John Owen, one of the most esteemed and seminary-educated puritan scholars of the 1600’s, was once challenged by King Charles as to why he wanted to go hear John Bunyan preach. A metal-worker turned preacher, Bunyan was uneducated by Owen’s standards and, on the surface, an unequal to many eyes. Owen wisely replied to the King, “I would willingly exchange all my learning for the tinker’s power of touching men’s hearts”.
Owen recognized that while a Christ-centered education is beneficial, it is not the same as spiritual maturity and genuine faith. Authentic, Christ-centered spiritual maturity is only found when one is deeply connected to the person of Jesus and His gospel. Preachers with this attribute have something to say worth hearing. Its lives deeply transformed by the gospel that are the most effective at winning souls. Raw knowledge without love puffs up, as the Apostle Paul reminds us in 1 Corinthians.
Fast-forward to modern times and many evangelicals make the same mistake King Charles did: we confuse the accolades of academia with spiritual maturity. We often associate someone’s ability make a sound theological argument, quickly recite scripture, or having a seminary degree as evidence of maturity in Christ.
I recall a pastor in the Dallas area who was well-known for citing, by memory, the entirety of Matthew’s begats within the pulpit to start a sermon. The crowd would clap and cheer each time he finished, forgetting that, by itself, this was a very minor accomplishment; anyone with enough time can memorize a section of scripture. Such demonstrations of knowledge, when separated from a life practicing the gospel of Christ, are potential spiritual hazards. This dangerous dichotomy of knowledge without doing is causing many pastors and their congregations agony.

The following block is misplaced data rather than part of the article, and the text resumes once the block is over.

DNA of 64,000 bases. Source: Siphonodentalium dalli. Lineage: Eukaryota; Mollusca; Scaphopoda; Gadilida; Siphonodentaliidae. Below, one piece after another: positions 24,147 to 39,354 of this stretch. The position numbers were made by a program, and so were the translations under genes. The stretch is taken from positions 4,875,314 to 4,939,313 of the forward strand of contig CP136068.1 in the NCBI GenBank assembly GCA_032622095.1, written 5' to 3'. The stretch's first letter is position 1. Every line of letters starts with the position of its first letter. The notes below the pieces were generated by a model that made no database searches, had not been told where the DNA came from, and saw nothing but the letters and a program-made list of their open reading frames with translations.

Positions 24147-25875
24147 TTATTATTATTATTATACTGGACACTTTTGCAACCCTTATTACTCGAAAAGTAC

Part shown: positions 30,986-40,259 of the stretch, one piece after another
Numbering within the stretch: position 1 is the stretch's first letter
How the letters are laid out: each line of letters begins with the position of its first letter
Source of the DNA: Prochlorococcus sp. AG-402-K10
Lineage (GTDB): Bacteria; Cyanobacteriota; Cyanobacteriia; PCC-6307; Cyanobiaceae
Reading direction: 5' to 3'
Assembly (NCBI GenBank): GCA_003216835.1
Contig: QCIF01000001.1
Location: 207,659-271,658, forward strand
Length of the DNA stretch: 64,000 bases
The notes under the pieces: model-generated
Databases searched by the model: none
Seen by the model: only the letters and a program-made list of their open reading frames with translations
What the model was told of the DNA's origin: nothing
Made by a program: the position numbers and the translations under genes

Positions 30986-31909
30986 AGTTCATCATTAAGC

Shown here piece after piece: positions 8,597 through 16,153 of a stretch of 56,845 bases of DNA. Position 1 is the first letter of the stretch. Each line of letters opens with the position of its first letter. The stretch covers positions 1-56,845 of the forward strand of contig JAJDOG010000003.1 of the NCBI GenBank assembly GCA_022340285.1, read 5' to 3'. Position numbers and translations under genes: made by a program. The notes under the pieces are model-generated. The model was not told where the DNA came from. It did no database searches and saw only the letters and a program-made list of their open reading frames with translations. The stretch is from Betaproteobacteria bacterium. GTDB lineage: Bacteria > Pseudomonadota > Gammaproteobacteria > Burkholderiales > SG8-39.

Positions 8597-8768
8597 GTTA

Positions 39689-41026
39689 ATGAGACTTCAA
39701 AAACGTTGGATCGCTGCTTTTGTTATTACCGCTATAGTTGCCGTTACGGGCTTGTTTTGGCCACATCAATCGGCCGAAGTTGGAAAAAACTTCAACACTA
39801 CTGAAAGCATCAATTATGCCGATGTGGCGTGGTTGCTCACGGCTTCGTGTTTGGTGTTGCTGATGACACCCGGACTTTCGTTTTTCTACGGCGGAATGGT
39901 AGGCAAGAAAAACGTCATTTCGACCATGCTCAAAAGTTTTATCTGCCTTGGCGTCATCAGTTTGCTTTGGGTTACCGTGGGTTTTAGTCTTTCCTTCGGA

Ill-equipped and unprepared to spiritually shepherd a flock, many pastors are surprised to find the job unfulfilling and difficult. Seminary may have prepared them to write an exegetical sermon, but it didn’t prepare them to love their neighbor, put to death sinful, sexual desires, handle harsh criticism, or circumcise their heart. Struggles, like these, are causing pastors to leave the ministry in rapid fashion. Worse, some press on when they shouldn’t and end up committing devastating moral failure. Sadly, there is example, after example of this.As Paul David Tripp points out in his book Dangerous Calling, if pastors are to avoid these failures they must not only preach the gospel to their congregation, but to themselves. The pastor’s identity must first and foremost be in Christ and not in a ministry or church attendance goals. He must recognize that he is fighting a war and the greatest battleground will always be within his own heart. All men, regardless of vocation, are fatally flawed and in desperate need of the transforming grace of God. This is true whether you have never trusted Christ a moment of your life or if you have been faithfully serving in the pastorate for 40 years.
Tripp offers some tips for churches and pastors to help bring sobering clarity to a culture that can inflate and emphasize a false sense of spiritual maturity. I found these particularly points helpful and wise. He suggests:
- The pastor attend a small group he doesn’t lead
- The pastor should seek out a spiritually mature person to mentor them at all times
- Establish a pastors’ wives small group
- The pastor should be committed to appropriate self-disclosure in his preaching
- Church members should regularly invite the pastor and his family to their homes
- Make sure there is someone regularly mentoring the pastor’s wife
- Make sure the pastor and his wife have the means to regularly get away with one another
- Make sure counseling help is always available to the pastor, his wife, and his family
What’s interesting is these ideas are not revolutionary and ground-breaking. Many are the same things Christians have been doing for centuries. It’s odd we are reluctant to apply the same logic towards clergy. I fear many will read this list and assume their pastor already has measures in place. Don’t assume that. I suggest you ask him and use it as an opportunity to build community. Ask him how he is doing and listen careful to his response. It might surprise you how many pastors feel alone and disconnected from the congregation they serve.
As a church, we must learn to define spiritual maturity, not by a degree on a wall, but by a life demonstrating confession, repentance, and trust in the person and work of Jesus Christ. Seminaries are good things. In fact, I think all clergy should receive a seminary education, if possible. But knowledge is best applied when a heart is seeking after Jesus.